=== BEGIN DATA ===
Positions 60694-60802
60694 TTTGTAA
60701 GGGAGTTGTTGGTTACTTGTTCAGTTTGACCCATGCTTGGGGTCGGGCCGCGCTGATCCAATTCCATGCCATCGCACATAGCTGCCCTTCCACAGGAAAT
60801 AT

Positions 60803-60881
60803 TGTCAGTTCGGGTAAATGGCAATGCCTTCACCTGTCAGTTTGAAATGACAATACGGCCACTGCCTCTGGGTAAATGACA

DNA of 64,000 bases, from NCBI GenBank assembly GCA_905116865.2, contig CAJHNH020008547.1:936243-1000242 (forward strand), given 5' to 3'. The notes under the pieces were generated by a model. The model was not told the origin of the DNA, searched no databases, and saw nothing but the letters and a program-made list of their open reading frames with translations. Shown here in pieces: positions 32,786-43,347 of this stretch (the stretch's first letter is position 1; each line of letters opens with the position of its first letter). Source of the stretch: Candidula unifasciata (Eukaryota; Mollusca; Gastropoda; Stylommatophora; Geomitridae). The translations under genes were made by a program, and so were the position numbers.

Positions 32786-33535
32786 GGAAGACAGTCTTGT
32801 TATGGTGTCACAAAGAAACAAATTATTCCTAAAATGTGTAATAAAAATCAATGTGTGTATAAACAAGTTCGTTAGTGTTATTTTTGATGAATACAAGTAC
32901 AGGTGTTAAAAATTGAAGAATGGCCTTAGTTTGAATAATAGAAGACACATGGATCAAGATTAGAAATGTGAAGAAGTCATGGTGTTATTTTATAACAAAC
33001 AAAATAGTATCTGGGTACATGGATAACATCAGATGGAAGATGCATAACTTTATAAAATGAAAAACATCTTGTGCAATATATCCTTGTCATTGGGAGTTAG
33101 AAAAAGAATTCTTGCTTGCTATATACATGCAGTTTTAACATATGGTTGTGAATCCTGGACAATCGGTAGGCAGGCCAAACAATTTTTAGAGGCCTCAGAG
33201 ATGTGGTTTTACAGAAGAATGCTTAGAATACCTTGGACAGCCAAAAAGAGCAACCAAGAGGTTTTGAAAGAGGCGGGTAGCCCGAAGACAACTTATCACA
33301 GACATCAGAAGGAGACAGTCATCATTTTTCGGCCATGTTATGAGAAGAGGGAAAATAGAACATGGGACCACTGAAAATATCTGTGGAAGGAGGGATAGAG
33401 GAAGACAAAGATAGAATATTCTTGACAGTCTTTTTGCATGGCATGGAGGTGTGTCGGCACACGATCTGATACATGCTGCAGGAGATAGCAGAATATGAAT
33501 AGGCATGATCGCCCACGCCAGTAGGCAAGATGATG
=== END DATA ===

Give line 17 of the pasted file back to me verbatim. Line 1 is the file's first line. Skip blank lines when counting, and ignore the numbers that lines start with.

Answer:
33501 AGGCATGATCGCCCACGCCAGTAGGCAAGATGATG